The winner of the current political tournament between autocracy and democracy suggests there will be two finalists. The chances of the political parties being eliminated by the state and the Maoists look likely. The outcome will have a direct bearing on the economy and it may be time to start looking at the scenarios.
It has become fashionable to say that despite everything, Nepal's macro-economic health is sound (See: Ameet Dhakal in The Kathmandu Post, 4 December). Dr Chandra Gurung of WWF Nepal has been ardently arguing that things are not as bad as they seem. Has the suspension of parliament really had a positive impact on the economy? The macro-economic indicators have not looked too bad and it is debatable whether Nepal would have entered into the WTO or brought reform-oriented legislation with an active parliament.
As we have seen with other countries, you don't really need democracy for economic growth. Every time some westerner lectures to the Chinese about democracy, they retort: 'Do you want us to become like India?' Beijing has shown how political ideology can be used to boost the economy and it is being replicated in Vietnam and elsewhere. There are the obvious examples of Singapore and Malaysia that have sacrificed individual political freedom for economic growth. The Middle East has no democracy but plenty of oil which has greased its economic engines.
In Pakistan, Pervez Musharaf has used autocracy to reform the economy, arguing that the "country comes before democracy". In Nepal we tried autocracy for centuries and for 30 years under the Panchayat, we had crony capitalism. Whether Nepal will be able to leverage economic reforms in an autocratic state is the big question. The way political power and business nexus has grown in the past two years is also a cause for concern.
Some economists always argue that democracy and reforms are complimentary. The US is cited as the best example of how democracy can push the economy in the long run and nearer home, we have examples like Taiwan and South Korea. However, it is important in a democracy for strong regulators capable of wielding power to act as effective watchdogs on business and politicians getting too cosy with each other.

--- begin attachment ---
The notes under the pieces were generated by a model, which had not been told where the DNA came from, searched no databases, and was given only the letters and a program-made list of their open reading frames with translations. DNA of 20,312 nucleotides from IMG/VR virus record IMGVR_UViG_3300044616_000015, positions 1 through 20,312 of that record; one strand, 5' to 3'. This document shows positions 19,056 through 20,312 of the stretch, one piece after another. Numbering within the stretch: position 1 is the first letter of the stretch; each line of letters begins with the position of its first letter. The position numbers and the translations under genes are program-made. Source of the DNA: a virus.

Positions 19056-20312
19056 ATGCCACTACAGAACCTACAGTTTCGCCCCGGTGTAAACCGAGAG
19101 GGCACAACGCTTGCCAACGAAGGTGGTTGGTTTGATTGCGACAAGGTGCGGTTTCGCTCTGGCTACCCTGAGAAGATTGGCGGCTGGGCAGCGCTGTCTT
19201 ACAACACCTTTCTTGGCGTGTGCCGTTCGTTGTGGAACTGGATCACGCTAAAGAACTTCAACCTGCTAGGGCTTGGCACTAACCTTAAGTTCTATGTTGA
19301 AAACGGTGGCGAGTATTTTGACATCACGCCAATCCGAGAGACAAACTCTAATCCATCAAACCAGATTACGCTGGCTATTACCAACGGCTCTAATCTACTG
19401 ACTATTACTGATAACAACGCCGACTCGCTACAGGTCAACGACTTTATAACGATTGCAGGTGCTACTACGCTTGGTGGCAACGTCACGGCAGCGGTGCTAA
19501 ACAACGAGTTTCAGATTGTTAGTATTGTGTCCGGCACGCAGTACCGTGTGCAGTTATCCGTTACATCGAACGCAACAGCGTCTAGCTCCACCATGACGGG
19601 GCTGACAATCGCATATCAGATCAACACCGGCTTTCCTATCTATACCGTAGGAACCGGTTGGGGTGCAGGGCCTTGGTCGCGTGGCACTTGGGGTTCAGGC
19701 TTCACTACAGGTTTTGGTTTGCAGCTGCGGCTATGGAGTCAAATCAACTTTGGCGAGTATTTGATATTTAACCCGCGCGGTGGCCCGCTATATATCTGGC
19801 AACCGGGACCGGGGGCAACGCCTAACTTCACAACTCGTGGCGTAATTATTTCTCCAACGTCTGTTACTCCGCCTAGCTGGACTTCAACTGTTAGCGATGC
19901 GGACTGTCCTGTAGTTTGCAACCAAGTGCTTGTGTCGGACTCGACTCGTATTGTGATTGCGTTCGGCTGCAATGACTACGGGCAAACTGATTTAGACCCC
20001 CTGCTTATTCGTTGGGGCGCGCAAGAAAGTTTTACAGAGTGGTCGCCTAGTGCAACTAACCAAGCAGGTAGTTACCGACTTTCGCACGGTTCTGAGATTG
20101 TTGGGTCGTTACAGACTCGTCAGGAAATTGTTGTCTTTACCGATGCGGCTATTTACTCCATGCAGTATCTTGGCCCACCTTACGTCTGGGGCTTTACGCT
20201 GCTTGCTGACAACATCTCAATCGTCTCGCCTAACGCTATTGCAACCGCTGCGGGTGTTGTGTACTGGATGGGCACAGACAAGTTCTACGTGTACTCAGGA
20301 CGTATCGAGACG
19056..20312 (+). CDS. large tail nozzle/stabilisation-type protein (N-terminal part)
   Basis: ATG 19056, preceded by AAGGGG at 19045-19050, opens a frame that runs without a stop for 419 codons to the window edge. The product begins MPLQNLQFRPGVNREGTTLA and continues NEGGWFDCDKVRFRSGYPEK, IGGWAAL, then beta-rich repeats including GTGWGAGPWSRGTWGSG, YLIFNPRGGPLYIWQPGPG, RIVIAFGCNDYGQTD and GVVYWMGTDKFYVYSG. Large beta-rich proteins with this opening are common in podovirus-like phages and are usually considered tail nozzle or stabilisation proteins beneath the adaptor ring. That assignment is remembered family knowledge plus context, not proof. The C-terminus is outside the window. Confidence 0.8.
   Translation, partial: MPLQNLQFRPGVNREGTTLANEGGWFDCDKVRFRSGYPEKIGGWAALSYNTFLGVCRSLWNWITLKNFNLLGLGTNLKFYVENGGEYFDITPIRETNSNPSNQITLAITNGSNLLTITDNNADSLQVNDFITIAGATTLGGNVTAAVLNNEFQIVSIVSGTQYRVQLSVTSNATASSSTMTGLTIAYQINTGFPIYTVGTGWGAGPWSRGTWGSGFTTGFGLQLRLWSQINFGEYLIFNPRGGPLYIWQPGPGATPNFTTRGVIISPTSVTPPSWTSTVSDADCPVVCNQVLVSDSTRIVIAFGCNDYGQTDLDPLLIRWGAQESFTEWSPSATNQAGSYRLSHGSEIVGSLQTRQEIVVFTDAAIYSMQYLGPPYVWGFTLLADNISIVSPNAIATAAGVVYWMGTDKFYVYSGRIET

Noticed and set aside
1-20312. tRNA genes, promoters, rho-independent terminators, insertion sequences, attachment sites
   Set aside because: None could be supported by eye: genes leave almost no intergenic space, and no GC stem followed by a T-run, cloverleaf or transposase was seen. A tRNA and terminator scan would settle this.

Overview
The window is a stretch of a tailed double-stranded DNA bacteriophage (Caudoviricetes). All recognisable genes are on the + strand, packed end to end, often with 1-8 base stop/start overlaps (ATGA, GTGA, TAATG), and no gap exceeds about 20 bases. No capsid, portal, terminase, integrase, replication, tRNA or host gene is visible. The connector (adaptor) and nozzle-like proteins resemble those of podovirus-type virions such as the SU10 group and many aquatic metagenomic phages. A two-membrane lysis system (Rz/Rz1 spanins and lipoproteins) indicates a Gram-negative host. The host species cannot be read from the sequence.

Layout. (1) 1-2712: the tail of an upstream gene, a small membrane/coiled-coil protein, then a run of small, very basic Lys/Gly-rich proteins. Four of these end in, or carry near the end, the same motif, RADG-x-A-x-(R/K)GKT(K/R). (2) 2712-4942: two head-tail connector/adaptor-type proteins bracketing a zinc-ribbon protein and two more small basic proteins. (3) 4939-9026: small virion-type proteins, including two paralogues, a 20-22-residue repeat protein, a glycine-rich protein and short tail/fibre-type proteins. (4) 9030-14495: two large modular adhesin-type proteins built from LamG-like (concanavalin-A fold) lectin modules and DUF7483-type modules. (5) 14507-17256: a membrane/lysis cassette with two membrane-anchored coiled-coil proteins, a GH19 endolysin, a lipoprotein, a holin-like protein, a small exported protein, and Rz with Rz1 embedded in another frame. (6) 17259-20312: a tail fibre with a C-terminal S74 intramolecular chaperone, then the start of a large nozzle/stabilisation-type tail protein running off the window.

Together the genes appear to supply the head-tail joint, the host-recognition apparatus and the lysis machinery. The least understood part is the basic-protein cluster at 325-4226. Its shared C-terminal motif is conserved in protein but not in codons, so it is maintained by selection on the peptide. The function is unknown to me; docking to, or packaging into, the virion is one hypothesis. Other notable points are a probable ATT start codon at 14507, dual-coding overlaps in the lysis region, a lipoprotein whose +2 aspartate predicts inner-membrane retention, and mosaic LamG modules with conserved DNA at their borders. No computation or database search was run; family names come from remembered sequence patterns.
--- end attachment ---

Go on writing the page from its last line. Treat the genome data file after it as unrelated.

In a democracy, political parties need money especially at election time. Patronage undermines the voting process and dilutes democracy. The inability of the Philippine economy to emerge despite democracy and the leadership failures of African states are examples of money politics destroying the benefits of electoral choice.
India vis-?-vis China also reflect how an elected elite can create wealth for a few people and not the nation as a whole, whereas a one-party state is more accountable to national welfare. The biggest benefits of a democracy, however, accrue decentralised growth spreads.
The challenge for those who see more pluralism as the answer to Nepal's owes is to ensure that democracy is more inclusive and see that rural Nepal contributes more than the 20 percent it currently does to the GDP. How to bring about effective regulatory mechanisms for businesses that will ensure governance and reduce corruption, how to make businesses, political parties and the government more accountable?
The debate on autocracy or democracy is unending. The economic agenda should take the front seat and whatever system we go for, it is accountability of the leadership that is more important. Surely, the current hybrid governance is the worst option. Like all short-term measures, it has long-term impacts.